Amnesty International Stands by Jihadist
Will more from the human rights group speak out for the victims of jihad?
8:42 PM, Feb 16, 2010 • By THOMAS JOSCELYN
I’ve written about Begg before (see here, here, here, here, here and here), so I won’t repeat all of the details again. In short, Begg was detained and shipped to Gitmo after compiling an extensive dossier. While in American custody, Begg signed an eight-page single-spaced confession in which he admitted to a whole host of nefarious activities including both training at and funding terrorist camps in Afghanistan. Later, Begg would claim that he was coerced by the FBI (which, of course, isn’t known for its coercive tactics) into signing the confession. But an investigation by the DOJ’s inspector general turned up no evidence to support Begg’s claims. Three other investigations by the DOD also did not find any evidence to buttress Begg’s claims of abuse.
Here is what the Inspector General concluded that Begg admitted to (in part):
Any doubts about Begg’s ideology should have been dispelled with the publication of his book, Enemy Combatant. In the book, Begg admits that he supports the Taliban (thus Saghal’s comments referenced above) and that he believes in waging offensive jihad, among other damning admissions.
Despite Begg’s transparent nature, he has been embraced by the global Left, including Amnesty International and the ACLU.
The current controversy over Amnesty’s ties to Begg was, no doubt, spurred on by all of the public attention al Qaeda cleric Anwar al Awlaki has received. Awlaki was the “spiritual advisor” for at least two of the 9/11 hijackers and, in more recent months, the Fort Hood shooter and the Christmas Day bomber.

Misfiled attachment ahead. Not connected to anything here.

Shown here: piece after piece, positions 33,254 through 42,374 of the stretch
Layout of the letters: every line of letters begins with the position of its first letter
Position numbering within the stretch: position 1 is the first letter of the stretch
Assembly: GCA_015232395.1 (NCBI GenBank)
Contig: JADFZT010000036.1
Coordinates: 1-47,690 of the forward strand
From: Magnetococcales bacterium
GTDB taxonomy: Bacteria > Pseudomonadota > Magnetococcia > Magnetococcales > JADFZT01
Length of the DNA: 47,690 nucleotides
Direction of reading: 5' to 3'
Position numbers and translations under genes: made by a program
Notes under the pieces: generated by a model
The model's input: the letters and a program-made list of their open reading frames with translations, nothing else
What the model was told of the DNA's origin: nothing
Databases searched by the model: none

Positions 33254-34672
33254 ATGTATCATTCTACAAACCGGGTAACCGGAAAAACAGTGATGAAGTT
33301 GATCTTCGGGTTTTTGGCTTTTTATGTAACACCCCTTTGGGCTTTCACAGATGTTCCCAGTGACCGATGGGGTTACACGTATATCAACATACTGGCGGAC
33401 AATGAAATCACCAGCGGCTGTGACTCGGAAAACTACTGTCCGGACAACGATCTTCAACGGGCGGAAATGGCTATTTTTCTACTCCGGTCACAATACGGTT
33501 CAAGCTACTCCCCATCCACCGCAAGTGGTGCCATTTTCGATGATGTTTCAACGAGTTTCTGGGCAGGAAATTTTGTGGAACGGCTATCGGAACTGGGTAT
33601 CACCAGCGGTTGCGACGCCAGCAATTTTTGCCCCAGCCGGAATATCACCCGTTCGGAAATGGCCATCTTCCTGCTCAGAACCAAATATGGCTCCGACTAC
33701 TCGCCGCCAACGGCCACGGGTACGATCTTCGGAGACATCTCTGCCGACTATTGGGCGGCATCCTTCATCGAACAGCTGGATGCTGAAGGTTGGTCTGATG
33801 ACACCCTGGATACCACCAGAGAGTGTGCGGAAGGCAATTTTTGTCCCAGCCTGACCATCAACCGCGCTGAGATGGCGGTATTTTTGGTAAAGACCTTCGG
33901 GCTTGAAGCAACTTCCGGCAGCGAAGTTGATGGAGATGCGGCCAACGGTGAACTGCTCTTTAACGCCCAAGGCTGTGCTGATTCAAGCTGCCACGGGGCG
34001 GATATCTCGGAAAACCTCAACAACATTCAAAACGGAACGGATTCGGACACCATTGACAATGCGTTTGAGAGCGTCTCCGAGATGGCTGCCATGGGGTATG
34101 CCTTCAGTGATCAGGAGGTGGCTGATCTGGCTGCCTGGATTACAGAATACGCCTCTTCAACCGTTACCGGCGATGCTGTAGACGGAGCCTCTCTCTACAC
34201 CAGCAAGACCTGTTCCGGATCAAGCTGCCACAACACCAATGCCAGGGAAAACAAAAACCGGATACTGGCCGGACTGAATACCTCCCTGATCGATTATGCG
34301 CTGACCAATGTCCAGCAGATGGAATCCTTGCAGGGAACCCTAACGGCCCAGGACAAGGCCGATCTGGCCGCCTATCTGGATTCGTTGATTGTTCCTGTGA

Begg and his organization, Cage Prisoners, have longed backed Awlaki by publishing Awlaki’s sermons, hosting him via satellite and audio at Cage Prisoners’ events in the UK, and agitating for Awlaki’s release when he was briefly detained in Yemen. (For more on the ties between Begg’s Cage Prisoners and Awlaki, see this PDF by Alexander Meleagrou-Hitchens of The Centre for Social Cohesion.)
The Christmas Day bomber, Umar Farouk Abdulmutallab, invited Begg to speak at a “War On Terror Week” conference, which was really an anti-American hate fest, while Abdulmutallab was the head of the Islamic Society at the University College of London. Begg attended. Abdulmutallab would later travel to Yemen, where he would meet with Awlaki – Begg’s long-time ally.
Because of all of this, and much more, it is good to see that an Amnesty official like Saghal is intellectually honest enough to stand up in protest. (According to the Times, a third official objected to the group’s dealings with Begg in 2008, but “was overruled.”) These officials deserve kudos for going against the herd.
However, even Saghal pretends that Begg has something important to say about his time at Gitmo, claiming that “[a]s a former Guantanamo detainee it was legitimate to hear his experiences…” Amnesty defends Begg’s role as a supposed witness to abuse as well.
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